"Oh what a tangled web we weave, when first we practice to deceive…"
Sir Walter Scott could not have been more right, as my congressman, Anthony Weiner, discovered this past week. The problems inherent in the lewd pictures, incomprehensibly bad judgment, and arrogant assumption of invincibility were only exacerbated ten times over by the untruths that followed. The whole affair is a tawdry mess, and an embarrassment.
Though his wounds are entirely self-inflicted and there is no way to make them less offensive than they are, I am obliged to say that, more than feeling anger or betrayal as a constituent, I am heartbroken for the man who has ably and passionately represented my district, articulated my concerns, and been a friend to my synagogue and to me personally. There is no schadenfreude here, at least for me- no sense of "gotcha" that one often feels when a politician is brought low in a public way.
The Anthony Weiner that I have known through the years is a good man, but obviously a good man with serious issues. Whether or not he should remain in office is not for me to say; if public and private pressure does not combine to force him from office, his constituents might ultimately vote him out, and that is their right. As a rabbi and a friend, it would seem to me that he needs to sort out his priorities right now. There is much repair to be done- much tikkun- and I don’t know that holding on to his job is more important than holding on to his family. But he doesn’t need me to tell him that…
But beyond the very sad story of Congressman Weiner’s fall from grace is another story- a cautionary tale, if you will- about the power, allure and dangers inherent in social media.
Rabbis today- at least rabbis who are serving in pulpits- are taught that being comfortable with and conversant in the complexities of Facebook, Twitter and the like is an absolute must. Any parent of teens or young adults will know that if you’re not on Facebook, you are a Luddite, and a foolish one at that. People in their teens and twenties essentially live on Facebook, so if we want to reach them, we need to at least- pardon the extended metaphor- get an apartment on Facebook even if we don’t live there. If you want to market to those generations, to get a message out to them, to portray your synagogue or agency as "with it" and current, having a Facebook presence is an absolute must. I joined Facebook primarily to develop my synagogue’s presence there. Yes, since I joined, I’ve learned to like it, but e-mail still matters much more to me than Facebook does. Not so my kids.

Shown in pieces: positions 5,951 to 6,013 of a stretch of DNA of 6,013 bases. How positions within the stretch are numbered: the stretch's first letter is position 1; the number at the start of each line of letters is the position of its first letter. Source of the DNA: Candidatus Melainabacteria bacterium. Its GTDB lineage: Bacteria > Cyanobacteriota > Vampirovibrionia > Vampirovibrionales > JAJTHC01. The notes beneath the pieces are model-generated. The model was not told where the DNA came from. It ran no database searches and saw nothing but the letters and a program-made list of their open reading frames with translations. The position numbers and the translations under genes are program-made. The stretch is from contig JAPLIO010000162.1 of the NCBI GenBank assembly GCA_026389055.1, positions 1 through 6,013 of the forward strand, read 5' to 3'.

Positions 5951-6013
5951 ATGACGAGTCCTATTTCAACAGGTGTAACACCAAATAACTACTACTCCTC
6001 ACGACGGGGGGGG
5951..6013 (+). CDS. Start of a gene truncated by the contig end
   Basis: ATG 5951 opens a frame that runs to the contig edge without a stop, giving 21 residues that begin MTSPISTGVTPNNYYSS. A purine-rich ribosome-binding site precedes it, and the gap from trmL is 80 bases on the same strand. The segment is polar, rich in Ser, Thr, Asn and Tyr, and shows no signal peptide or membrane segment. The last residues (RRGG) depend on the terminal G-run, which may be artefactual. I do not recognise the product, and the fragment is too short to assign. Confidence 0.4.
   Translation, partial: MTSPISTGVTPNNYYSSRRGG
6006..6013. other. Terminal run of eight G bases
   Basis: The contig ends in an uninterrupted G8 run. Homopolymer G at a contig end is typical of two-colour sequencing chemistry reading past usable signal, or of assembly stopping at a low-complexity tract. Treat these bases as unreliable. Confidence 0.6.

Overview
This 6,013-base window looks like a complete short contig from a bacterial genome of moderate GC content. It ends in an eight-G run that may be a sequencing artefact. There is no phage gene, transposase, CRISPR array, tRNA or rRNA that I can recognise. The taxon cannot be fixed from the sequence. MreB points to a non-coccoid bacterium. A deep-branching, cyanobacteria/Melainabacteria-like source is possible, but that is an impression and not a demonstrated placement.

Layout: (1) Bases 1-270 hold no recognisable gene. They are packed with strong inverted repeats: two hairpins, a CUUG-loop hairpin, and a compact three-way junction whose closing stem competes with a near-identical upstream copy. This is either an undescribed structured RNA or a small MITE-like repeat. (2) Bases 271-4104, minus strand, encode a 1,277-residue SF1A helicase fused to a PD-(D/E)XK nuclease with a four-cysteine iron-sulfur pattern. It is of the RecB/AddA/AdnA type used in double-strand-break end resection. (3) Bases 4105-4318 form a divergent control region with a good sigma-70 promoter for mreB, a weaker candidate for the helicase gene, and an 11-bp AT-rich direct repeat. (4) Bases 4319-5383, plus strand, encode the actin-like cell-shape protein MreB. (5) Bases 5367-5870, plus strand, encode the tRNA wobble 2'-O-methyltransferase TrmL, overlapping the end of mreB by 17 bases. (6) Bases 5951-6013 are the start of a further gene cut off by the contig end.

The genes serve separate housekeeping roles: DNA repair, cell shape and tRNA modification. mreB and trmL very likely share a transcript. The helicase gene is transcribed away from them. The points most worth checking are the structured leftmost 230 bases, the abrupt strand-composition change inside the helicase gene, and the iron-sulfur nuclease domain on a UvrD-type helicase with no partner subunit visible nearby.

As for Twitter, I am still resisting, but it is all around me. Those same consultants on social media who preach the preeminent importance of Facebook would say the same of Twitter. As recently as the latest convention of the Rabbinical Assembly just a month or two ago, I attended an eye-opening workshop with a professional on social media who dazzled us all with how we can integrate Facebook, Twitter, websites and e-mail to create a seamless web of communication within our synagogues that would really reach our younger target population.
Yes, I thought wistfully. When I have a full-time IT professional on my synagogue staff, I’ll do that.
I have no doubt that he’s right. All this technology shrinks the world, and creates new and previously unimaginable ways to reach people. True enough.
But, of course, creating new and previously unimaginable ways to reach people also opens up commensurately new ways to get into trouble, as my Congressman and countless others have discovered. We warn our children about predators lurking on the web, but the issue is obviously more complicated than that. The internet has created so many novel ways for people to play out their fantasies, erotic and other, that we are really in uncharted waters as regards boundaries of the permitted and forbidden.
When you factor in the assumption of invulnerability that too often accompanies being in a prominent and powerful position, well- you can do the math.
None of this is to excuse Congressman Weiner, or what he did. It is inexcusable. But neither does it make him an evil person. He’s a human being with some real issues- and he has also been a fine congressman. Altogether, his story is a very sad one- and a cautionary tale about the technology that entrapped him.
Rabbi Gerald C. Skolnik is spiritual leader of The Forest Hills Jewish Center, a Conservative congregation, and vice president of the Rabbinical Assembly. To read more "A Rabbi’s World" columns, click here